Attorney seeks dismissal of lawsuits against Nauman Hussain’s uncle in Schoharie limo disaster

A wooden memorial where family, friends and the public could sign and give thoughts at the site of the limo crash on Route 30A in Schoharie is seen on Oct. 9, 2018.

A wooden memorial where family, friends and the public could sign and give thoughts at the site of the limo crash on Route 30A in Schoharie is seen on Oct. 9, 2018.

ALBANY — A motion submitted to a judge this week would remove a wealthy Pakistani housing developer as a defendant in nine lawsuits filed over the October 2018 Schoharie limousine disaster, which killed 20 people.

Attorneys for Malik Riaz Hussain on June 17, 2021 asked a judge to dismiss the cases against him. After nine months and scores of court filings by all sides, Hussain’s attorney on Monday submitted to Judge Denise Hartman a proposed motion of dismissal in state Supreme Court, Albany County, and said the plaintiffs’ attorneys had indicated no opposition to the move.

Malik Riaz Hussain is the uncle of Nauman Hussain, who pleaded guilty Sept. 2, 2021, to 20 counts of criminally negligent homicide.

Nauman, operator of Prestige Limousine, was accused of failing to maintain the vehicle that suffered a catastrophic brake failure on the steep Route 30 hill in Schoharie. The driver, all 17 passengers and two bystanders in the parking lot at the bottom of the hill were killed in the resulting crash.

The victims in the limo had hired Prestige for a birthday outing to Cooperstown on Oct. 6, 2017; many were from Amsterdam and most were interconnected by blood relations, marriage and friendship, compounding the enormity of their deaths for the community left to mourn them.

Also left scarred were the emergency personnel who rushed to the scene of the crash hoping to save lives but instead finding carnage on a horrifying scale.

Nauman took a plea deal and avoided prison time in a case that had some significant weaknesses the defense would have exploited. Having pleaded guilty he is now compelled to provide sworn depositions and testimony in civil litigation filed by survivors of the victims. 

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On Feb. 11, 2022, Nauman gave a 90-minute videotaped deposition on the case, during which he stated Malik did not operate Prestige and had no financial interest in it.

Malik himself made the same point via video link from Pakistan in a deposition on May 27, 2021: He had no interest in Prestige or a motel that was operated by his brother Shahed and/or Shahed’s sons Nauman and Shaher.

Answering questions from Robert Abdella, attorney for the estates of brothers Richard and Axel Steenburg, Malik said he works in housing development in Pakistan and has 25,000 employees.

He described his relationship with his brother Shahed as strained, saying they had minimal contact except when Shahed wanted money, and even those requests usually went through one of their eight siblings.

Shahed was the actual owner of Prestige. He was in Pakistan at the time of the crash and has not returned to the United States. He has some notoriety as a former paid FBI informant in cases that some maintain bordered on entrapment.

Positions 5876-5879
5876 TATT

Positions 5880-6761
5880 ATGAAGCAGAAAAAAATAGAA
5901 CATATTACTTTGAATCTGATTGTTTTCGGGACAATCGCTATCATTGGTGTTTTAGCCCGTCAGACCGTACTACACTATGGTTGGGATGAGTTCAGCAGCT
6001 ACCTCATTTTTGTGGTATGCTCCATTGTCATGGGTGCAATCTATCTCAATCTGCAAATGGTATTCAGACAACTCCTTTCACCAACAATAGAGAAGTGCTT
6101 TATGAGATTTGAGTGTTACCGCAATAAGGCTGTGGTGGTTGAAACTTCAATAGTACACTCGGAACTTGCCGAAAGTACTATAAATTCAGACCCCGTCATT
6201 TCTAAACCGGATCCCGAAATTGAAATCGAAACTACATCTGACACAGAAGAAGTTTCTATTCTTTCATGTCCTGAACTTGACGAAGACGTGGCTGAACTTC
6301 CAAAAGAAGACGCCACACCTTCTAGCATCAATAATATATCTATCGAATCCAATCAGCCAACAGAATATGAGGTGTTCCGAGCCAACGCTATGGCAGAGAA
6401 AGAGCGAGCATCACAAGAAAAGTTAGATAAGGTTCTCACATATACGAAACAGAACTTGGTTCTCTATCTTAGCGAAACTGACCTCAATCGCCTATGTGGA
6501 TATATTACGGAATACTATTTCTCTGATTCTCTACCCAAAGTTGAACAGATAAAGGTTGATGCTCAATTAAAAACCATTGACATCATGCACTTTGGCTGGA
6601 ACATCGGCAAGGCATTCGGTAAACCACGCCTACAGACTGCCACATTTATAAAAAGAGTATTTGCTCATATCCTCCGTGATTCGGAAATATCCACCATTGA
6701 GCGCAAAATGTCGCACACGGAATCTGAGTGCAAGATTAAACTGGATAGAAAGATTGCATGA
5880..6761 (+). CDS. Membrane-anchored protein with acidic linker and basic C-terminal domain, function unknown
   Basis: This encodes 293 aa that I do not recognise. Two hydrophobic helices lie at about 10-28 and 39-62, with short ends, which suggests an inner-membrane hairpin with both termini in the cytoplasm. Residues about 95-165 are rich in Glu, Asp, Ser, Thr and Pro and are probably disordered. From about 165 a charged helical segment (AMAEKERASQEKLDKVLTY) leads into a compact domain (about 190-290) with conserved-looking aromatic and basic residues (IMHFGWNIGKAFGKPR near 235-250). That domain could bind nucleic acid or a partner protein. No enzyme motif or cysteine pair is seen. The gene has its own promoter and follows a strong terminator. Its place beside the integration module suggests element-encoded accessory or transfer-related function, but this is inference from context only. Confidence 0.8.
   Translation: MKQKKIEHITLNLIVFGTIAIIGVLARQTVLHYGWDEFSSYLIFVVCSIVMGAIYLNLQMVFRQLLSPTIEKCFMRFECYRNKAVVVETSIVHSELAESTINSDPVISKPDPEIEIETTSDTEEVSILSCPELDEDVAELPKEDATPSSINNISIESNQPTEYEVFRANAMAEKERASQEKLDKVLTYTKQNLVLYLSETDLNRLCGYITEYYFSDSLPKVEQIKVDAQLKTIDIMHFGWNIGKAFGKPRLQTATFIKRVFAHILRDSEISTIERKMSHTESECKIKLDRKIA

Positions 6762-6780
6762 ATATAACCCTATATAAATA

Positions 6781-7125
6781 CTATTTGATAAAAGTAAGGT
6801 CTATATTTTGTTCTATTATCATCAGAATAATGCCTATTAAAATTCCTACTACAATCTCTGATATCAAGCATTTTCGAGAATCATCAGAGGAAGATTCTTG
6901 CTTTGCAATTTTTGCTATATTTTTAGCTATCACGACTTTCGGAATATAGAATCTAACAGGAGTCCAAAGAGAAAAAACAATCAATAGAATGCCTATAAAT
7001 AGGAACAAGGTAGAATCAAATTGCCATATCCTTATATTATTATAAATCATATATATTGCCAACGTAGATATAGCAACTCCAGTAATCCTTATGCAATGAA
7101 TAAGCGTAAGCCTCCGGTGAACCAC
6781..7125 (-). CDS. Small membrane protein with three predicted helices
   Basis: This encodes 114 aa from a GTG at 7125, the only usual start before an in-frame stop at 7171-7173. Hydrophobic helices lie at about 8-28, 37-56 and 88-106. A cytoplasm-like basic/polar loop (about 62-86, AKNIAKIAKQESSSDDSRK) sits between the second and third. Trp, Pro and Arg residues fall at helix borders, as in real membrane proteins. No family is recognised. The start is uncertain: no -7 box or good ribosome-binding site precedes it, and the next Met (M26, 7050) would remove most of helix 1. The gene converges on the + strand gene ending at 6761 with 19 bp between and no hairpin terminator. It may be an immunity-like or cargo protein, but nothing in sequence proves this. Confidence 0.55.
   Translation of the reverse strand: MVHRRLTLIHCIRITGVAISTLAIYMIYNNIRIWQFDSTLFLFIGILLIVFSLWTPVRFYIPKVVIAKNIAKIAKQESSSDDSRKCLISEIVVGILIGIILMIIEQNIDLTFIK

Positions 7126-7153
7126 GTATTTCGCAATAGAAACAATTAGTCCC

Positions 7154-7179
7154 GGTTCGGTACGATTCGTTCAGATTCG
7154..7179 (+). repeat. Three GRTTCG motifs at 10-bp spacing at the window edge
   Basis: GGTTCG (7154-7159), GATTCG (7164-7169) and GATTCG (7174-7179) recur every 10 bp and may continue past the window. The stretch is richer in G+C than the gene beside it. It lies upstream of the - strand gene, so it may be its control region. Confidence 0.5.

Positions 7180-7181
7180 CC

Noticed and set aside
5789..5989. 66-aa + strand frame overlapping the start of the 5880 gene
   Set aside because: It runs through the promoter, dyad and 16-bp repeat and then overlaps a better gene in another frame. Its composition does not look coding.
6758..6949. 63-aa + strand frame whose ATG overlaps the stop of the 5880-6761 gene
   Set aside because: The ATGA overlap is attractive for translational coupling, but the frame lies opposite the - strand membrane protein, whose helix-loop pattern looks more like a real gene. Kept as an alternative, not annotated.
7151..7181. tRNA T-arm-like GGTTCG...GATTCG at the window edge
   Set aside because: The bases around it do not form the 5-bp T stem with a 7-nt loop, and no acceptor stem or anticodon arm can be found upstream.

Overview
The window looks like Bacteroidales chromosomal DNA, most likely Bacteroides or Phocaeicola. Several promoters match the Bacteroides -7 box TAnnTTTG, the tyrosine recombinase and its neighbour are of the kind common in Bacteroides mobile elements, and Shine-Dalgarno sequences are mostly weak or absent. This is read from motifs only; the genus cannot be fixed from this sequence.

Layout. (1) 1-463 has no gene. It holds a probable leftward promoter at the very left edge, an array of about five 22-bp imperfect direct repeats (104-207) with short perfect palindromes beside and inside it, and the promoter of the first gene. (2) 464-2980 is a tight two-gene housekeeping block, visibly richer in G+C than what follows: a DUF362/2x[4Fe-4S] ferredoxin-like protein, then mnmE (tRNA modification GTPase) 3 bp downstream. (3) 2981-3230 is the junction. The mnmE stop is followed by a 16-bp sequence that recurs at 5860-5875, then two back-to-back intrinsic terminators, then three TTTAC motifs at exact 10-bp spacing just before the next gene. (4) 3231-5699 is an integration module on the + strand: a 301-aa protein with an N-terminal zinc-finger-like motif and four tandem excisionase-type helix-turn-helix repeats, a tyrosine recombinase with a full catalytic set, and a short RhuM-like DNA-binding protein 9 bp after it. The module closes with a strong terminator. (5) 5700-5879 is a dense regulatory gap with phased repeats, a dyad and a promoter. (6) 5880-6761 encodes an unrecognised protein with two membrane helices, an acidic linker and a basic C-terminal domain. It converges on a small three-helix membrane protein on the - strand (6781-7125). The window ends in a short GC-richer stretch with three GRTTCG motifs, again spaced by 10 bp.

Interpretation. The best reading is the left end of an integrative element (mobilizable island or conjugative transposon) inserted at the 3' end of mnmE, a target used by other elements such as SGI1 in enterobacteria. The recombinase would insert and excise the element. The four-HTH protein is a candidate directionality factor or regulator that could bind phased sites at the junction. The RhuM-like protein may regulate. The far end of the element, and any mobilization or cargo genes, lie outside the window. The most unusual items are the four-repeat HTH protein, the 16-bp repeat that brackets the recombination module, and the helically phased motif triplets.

U.S. Rep. Paul Tonko, an Amsterdam native, has tried without success this year to squeeze details out of the FBI about reports the agency might have shielded Shahed from consequences of wide-ranging misconduct far beyond the limo crash.

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U.S. Rep. Elise Stefanik, who is running for re-election in a district likely to include Amsterdam, pressed FBI Director Christopher Wray for answers on Tuesday, also without success. She said she would subpoena answers if the Republican Party takes control of the House of Representatives.

Much of Malik’s 2021 deposition centered on the Crest Inn Suites & Cottages, a now-defunct motel on Route 9 in Wilton that he helped pay for and which at one time was the base of operations of Prestige. All the way through, he denied the connections that could make him liable for the crash.

Malik said had never even seen it but gave Shahed $250,000 toward purchase and put his own name on the deed to keep Shahed from selling the property or taking out a loan against it. He said he transferred the property to his nephews in 2017 after he developed cancer, but the transfer was not recorded for reasons unknown to him — his name remains as owner in online county property records. 

Malik said he never knew his brother or nephews were operating a limo company, had no financial interest in it and didn’t know it was operating out of the hotel. (Nauman said in his deposition that Prestige had moved out of the motel before the crash.)

Malik did say he had given Shahed 10 million Pakistani rupees — about $60,000 U.S. dollars — in March 2018 because Shahed told him through a sister “he wanted to buy some car.”

Malik said he grew sad and emotional when he heard of the crash from a brother in Canada but did not attempt to contact Shahed because he wouldn’t have answered, knowing Malik would lecture him.

Malik described Shahed as unreliable and untruthful, and said they haven’t spoken since the crash.

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